Capitols and capital

"Capitols and capital" Continued...

During September The Wall Street Journal joined with Texas reporters in questioning Perry's connections. Unimpressed with government's record in picking winners and losers, both conservatives and liberals examined the Texas Emerging Technology Fund created at Perry's request in 2005: It has committed $200 million from taxpayers to fund 133 start-ups. The Journal noted that Perry, along with his allied lieutenant governor and the speaker of the Texas House of Representatives, has final decision-making authority concerning the grants.

The Dallas Morning News found that some $16 million from the tech fund has gone to firms invested in or run by major Perry contributors. This past spring state auditors pushed for greater transparency in fund management but found no evidence of fraud or illegal activity. While Texas-sized grants have not led to enormous losses like Solyndra's, one medical imaging company that received a $1.5 million award in 2007, ThromboVision, went bankrupt last year.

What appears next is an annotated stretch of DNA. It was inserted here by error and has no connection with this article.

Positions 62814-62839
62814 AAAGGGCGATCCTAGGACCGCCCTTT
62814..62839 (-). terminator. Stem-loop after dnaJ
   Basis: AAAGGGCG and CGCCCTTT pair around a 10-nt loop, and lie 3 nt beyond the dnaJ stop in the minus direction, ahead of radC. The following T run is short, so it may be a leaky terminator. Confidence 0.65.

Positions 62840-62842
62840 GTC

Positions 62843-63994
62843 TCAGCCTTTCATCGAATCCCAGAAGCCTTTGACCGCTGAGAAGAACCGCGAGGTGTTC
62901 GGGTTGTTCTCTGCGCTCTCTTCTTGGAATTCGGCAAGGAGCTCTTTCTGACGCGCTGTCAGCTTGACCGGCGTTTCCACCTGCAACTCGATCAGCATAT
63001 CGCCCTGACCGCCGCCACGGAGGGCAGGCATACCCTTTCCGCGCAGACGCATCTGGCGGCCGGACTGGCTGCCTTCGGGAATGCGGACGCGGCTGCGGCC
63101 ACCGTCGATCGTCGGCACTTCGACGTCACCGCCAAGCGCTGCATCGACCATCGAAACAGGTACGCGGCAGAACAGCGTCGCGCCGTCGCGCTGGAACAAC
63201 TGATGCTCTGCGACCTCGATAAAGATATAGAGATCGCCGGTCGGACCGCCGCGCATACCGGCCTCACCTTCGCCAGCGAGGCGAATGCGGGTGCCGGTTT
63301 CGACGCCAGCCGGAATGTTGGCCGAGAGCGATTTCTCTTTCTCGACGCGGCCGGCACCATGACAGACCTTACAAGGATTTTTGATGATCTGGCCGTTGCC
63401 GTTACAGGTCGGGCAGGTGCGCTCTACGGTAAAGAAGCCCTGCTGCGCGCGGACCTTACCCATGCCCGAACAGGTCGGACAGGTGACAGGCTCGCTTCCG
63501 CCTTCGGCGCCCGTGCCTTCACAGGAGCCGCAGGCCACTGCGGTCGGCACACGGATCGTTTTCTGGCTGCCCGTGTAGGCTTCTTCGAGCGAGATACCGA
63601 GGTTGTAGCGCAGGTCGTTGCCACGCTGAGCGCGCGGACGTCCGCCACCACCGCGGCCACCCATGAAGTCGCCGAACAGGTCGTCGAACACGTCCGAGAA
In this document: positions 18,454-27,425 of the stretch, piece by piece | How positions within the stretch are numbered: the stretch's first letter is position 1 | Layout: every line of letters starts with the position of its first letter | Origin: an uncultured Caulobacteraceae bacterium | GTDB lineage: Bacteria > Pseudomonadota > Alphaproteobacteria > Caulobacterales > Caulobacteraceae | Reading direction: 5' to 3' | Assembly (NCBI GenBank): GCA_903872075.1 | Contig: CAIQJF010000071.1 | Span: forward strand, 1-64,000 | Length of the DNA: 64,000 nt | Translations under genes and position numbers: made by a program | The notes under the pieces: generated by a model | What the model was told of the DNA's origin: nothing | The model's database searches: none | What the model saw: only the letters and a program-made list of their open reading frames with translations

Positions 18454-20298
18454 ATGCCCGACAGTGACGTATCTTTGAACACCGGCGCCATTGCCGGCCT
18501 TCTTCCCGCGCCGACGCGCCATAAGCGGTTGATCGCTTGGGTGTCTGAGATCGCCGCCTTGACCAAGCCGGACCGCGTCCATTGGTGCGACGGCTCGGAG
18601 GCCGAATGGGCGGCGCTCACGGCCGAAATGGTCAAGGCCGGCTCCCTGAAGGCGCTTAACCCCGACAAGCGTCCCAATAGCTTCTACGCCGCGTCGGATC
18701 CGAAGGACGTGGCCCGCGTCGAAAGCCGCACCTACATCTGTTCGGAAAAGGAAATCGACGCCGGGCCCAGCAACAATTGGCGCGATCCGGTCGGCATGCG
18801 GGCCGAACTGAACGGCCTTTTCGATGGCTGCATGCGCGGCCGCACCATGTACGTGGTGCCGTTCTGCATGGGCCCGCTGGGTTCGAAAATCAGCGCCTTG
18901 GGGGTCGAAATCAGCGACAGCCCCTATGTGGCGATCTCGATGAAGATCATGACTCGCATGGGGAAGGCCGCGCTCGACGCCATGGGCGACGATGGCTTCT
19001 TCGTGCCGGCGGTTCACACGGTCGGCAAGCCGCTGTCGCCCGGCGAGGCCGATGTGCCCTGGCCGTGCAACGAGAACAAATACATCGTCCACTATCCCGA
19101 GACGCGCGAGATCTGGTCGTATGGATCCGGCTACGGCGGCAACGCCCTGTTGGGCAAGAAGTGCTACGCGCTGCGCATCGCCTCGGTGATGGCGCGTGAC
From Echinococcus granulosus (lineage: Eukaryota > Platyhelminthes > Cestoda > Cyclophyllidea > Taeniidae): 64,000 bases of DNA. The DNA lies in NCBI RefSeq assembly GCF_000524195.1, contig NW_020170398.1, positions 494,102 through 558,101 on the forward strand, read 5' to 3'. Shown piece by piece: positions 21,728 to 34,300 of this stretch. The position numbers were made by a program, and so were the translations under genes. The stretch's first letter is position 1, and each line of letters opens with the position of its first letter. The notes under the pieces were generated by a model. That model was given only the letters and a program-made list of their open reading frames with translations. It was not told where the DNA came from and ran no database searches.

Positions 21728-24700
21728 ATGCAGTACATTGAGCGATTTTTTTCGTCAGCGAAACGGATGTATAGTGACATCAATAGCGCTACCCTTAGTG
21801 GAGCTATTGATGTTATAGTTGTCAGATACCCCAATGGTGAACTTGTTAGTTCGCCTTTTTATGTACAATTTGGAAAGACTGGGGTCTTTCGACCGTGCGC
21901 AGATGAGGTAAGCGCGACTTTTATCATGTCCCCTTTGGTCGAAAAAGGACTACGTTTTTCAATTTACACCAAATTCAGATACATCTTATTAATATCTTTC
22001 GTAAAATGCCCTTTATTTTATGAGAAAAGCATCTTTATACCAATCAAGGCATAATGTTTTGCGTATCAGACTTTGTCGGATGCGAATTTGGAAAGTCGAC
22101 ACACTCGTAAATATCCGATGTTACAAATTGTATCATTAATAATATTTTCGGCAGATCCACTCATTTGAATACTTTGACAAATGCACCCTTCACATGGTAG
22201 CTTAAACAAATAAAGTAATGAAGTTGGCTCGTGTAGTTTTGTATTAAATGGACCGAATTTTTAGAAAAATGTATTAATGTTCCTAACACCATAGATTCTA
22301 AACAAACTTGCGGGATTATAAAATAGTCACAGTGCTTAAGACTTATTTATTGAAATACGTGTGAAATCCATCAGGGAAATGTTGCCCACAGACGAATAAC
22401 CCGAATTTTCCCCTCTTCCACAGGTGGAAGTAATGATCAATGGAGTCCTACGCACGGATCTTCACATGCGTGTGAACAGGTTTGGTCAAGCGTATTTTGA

Texas state Rep. David Simpson, elected in 2010 with Tea Party support, said the fund is "fundamentally immoral and arrogant [with] the appearance of impropriety, if not actual impropriety." Another Republican, state Sen. Mike Jackson, noted "criticism about the lack of transparency and insinuations of cronyism." The Texas House of Representatives in May voted 89-37 to close the fund-only to have the legislature's conference committee keep it in business, with $140 million more to spend.

That's not a good conclusion, according to Michael Sullivan, who heads Texans for Fiscal Responsibility. Sullivan points out: "Government should not be playing the role of venture-fund capitalist. ... It's always easy to spend other people's money, and especially easy to spend other people's money to the benefit of one's own friends." Taxing one business to fund another, and forcing taxpayers to invest in companies, is inherently unfair.


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